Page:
International Travelers Exposed to Multidrug-Resistant Bacteria
A recent study published by The Lancet could be the first to characterize in real-time the dynamics of acquiring multidrug-resistant Gram-negative bacterial colonization during international travel.
This study’s data suggest that travelers are exposed to a more significant burden of multidrug-resistant bacteria than previously thought.
The data published on February 23, 2021, emphasized the need for preventing travelers’ diarrhea and limiting antibiotic use, addressing the two major factors predisposing colonization.
By combining personal data of 20 European visitors to Laos with fine-scale genomic analyses of the strains isolated from their daily fecal samples, the researchers showed that colonization by an ESBL(extended-spectrum β-lactamase-producing)-producing Gram-negative bacteria during travel to endemic regions is a highly dynamic process.
They identified a constant influx of newly acquired ESBL-producing Gram-negative bacteria in all but one of the 20 participants.
Throughout their visit, the volunteers were colonized by up to seven different strains and often acquired multiple ESBL-producing Gram-negative bacteria species.
Few studies have employed genome-level analyses. Still, several have reported isolating more than one new colonizing ESBL-producing Gram-negative bacteria strain from post-travel samples.
‘Our data reveal the accurate scale and complexity at which drug-resistant bacteria colonize the intestinal tract in high-endemic settings; colonization has been seriously underestimated, both concerning rates of volunteers acquiring multidrug-resistant Gram-negative bacteria and number of individual strains contracted,’ commented these researchers.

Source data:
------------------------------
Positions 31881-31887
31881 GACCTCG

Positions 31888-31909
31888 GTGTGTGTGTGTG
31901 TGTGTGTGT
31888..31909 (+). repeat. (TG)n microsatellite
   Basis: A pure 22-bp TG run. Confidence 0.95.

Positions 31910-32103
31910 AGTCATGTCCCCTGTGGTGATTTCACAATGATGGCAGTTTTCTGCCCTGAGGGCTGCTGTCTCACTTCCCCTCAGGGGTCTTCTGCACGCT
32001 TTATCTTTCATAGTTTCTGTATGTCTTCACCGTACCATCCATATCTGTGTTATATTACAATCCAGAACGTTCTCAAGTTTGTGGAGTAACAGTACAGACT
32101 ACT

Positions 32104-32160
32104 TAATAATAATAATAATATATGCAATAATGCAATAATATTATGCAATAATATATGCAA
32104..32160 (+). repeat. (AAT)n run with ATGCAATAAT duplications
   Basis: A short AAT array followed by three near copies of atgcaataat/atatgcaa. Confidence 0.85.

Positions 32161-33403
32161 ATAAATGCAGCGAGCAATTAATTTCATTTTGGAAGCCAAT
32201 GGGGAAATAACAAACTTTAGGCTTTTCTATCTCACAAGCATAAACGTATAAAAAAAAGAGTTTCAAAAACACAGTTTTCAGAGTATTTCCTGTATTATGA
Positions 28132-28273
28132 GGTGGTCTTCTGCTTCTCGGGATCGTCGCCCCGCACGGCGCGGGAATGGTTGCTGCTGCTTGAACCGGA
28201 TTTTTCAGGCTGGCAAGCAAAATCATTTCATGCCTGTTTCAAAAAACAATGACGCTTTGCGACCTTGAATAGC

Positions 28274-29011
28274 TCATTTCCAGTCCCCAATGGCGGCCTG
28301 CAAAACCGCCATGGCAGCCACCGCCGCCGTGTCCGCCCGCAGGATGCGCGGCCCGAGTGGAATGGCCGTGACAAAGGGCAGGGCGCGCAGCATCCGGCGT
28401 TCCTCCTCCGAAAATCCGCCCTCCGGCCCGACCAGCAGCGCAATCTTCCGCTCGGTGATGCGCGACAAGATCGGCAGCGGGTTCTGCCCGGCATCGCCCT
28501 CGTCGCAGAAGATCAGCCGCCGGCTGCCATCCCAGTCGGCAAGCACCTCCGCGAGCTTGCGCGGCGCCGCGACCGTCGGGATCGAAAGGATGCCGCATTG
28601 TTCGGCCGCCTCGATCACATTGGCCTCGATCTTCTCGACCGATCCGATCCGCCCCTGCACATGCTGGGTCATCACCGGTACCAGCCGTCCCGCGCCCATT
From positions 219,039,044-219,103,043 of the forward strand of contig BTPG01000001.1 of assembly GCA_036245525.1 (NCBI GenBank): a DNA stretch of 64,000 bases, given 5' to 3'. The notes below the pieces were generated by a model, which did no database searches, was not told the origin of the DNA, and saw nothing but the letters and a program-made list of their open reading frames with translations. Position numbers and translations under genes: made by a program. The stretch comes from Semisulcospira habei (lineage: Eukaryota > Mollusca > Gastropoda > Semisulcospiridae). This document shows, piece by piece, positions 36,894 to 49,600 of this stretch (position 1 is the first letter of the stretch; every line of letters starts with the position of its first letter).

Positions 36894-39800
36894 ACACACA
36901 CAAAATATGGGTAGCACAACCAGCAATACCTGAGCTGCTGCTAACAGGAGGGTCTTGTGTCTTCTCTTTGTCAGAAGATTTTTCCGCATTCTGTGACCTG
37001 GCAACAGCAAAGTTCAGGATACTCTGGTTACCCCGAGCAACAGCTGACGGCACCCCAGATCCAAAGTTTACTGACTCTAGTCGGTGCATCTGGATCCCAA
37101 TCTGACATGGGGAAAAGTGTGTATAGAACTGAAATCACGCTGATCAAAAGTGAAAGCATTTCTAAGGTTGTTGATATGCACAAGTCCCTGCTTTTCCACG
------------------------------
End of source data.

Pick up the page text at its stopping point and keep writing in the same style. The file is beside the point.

‘In addition, our data suggest that several of our participants lost some of their travel-acquired ESBL-producing Gram-negative bacteria strains while still abroad.’
This indicates that previous studies solely using before and after travel sampling have under-reported the extent to which ESBL-producing Gram-negative bacteria colonize individuals.’
‘The data suggest that some strains can colonize multiple participants potentially through direct transmission or acquisition from a common source.’
‘The challenge now lies in unraveling the mechanisms that underlie this process and competition between the clones and finding tools to prevent colonization already at its initial stages,’ concluded these researchers.
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